Using Twitter for Traditional PR
As a PR Agency, most clients hire us to execute a strategic media relations campaign targeted primarily to traditional media, which they believe has the most impact on their business goals. Not surprisingly, many clients today are working with tight budgets and therefore need to prioritize how their resources are applied to our services. They often come to us believing they just want our help with their strategic positioning and media relations services. But as public relations specialists, it is our job to educate clients about how focused social media efforts can enhance traditional PR results, not to mention the many other benefits of social media communications.
In a national Journalists’ Social Media Usage survey conducted by George Washington University and Cision in 2009, almost nine out of 10 journalists reported using blogs for their online research (89%). Only corporate websites (96%) are used by more journalists when doing online research for a story. In addition, approximately two-thirds of participants reported using Social Networking sites and just over half make use of Twitter for online story research. (We assume these figures have grown since this survey was conducted.) Therefore, in today’s blog post we are going to talk about utilizing Twitter to influence your PR results.
Based on the proven usage of Twitter among journalists, it’s not surprising that Twitter offers a dedicated resource entitled Twitter for Newsrooms to help reporters better utilize Twitter. It provides tips to help with reporting, such as identifying expert spokespersons and stories, as well as audience engagement and publishing. Journalists can use Twitter to quickly identify a spokesperson whose expertise is relevant to a story. This makes complete sense when you think about how reporters and editors today are pressured to do more with less as newsroom staffs get smaller and smaller. In fact, prestigious news organizations such as the BBC are actually directing their reporters to embrace social media.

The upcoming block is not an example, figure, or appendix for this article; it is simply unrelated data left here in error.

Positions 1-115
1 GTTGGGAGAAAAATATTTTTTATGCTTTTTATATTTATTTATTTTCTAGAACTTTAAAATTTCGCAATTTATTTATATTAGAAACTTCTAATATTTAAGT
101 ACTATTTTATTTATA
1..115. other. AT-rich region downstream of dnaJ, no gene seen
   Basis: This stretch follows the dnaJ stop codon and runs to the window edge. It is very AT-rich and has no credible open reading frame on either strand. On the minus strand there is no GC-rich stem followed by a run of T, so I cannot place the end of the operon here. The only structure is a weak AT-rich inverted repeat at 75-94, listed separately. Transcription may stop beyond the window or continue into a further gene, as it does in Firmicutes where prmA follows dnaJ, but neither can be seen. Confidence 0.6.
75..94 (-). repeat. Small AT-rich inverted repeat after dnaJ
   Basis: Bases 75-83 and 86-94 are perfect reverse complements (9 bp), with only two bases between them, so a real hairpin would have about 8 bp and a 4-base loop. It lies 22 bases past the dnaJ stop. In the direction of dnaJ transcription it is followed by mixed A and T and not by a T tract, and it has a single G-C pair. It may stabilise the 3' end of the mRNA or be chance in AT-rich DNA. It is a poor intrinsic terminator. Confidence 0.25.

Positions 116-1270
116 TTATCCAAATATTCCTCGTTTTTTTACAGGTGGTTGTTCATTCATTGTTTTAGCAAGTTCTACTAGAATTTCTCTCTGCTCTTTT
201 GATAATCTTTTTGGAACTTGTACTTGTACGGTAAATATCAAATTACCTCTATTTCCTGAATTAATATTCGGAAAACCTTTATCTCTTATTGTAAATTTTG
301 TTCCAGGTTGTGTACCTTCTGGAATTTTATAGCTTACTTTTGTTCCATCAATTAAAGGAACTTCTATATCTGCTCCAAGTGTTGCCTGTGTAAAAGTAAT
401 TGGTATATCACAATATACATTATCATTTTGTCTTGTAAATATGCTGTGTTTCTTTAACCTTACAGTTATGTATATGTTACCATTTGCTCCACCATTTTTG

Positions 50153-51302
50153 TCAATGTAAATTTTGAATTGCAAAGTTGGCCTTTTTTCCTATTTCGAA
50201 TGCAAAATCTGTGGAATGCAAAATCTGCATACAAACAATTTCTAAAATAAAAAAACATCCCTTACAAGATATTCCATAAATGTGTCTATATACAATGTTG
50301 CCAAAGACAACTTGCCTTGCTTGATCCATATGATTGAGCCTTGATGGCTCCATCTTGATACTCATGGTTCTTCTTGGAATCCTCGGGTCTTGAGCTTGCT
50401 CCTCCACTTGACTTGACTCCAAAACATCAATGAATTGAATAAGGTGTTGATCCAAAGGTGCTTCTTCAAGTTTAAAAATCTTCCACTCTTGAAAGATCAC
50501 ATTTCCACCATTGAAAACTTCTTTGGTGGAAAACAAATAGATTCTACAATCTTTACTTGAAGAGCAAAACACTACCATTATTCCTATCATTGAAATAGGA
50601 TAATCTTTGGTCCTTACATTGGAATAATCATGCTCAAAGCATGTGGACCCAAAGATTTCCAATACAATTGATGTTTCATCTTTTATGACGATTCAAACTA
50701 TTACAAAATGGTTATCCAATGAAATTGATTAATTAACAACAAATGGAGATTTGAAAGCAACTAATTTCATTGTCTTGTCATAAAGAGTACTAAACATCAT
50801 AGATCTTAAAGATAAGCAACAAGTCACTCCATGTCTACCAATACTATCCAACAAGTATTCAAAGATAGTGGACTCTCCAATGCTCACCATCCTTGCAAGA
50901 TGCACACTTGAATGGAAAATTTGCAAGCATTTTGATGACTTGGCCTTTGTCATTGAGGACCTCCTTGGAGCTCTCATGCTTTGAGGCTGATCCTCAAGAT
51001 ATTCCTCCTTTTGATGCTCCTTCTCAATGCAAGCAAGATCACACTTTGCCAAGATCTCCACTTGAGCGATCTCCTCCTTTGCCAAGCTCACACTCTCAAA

Alternatively, media relations specialists use Twitter to identify and establish new media contacts, identify story opportunities, learn more about reporters’ interests, and to promote clients’ thought leadership. Following are some tips for using Twitter in support of traditional media relations:
- First the basics – to effectively reach influential journalists via Twitter you need to find them. Obviously you can use Twitter’s search feature to identify specific journalists. You can also find reporters you do and do not already know by using sites such as Muck Rack or MediaOnTwitter. By using hashtags related to your PR angles you can identify a broader database of media targets to connect with via Twitter or to pitch via traditional methods.
- Help A Reporter (HARO) is a great resource that uses Twitter, among other vehicles, to inform PR professionals of journalists’ urgent story needs. In cases when a reporter cannot wait for HARO’s next of three daily email blasts, HARO issues Tweets about immediate deadlines. Follow HARO on Twitter for these urgent, on-deadline leads.
- Once you identify the right journalists on Twitter, follow their Tweets and interact with them by commenting about their reporting, asking for their opinion on a related topic, and/or offering additional expert input. They are likely monitoring readers’ responses to their reporting and will appreciate the interaction. This can help them identify you or your client as a resource.
- Monitor key media targets’ Tweets to identify what stories they’re working on or what they’re interested in. This will allow you to develop pitches more relevant to their reporting needs for pitches utilizing traditional media relations techniques.
- Another basic – Tweet your releases! It’s simple and helps drive traffic to your website. You can also Tweet the articles resulting from your press releases or one-on-one pitching, thanking reporters for their coverage. Another option is to use distribution services, such as Bablingo!, for disseminating your content across social media.
As a last general tip: you should always keep in mind that your Twitter account represents an extension of your personal brand. Do your homework and be careful what you post on your account and how you manage communications targeting journalists.
We’d love to hear how other media relations specialists are using Twitter to generate traditional PR!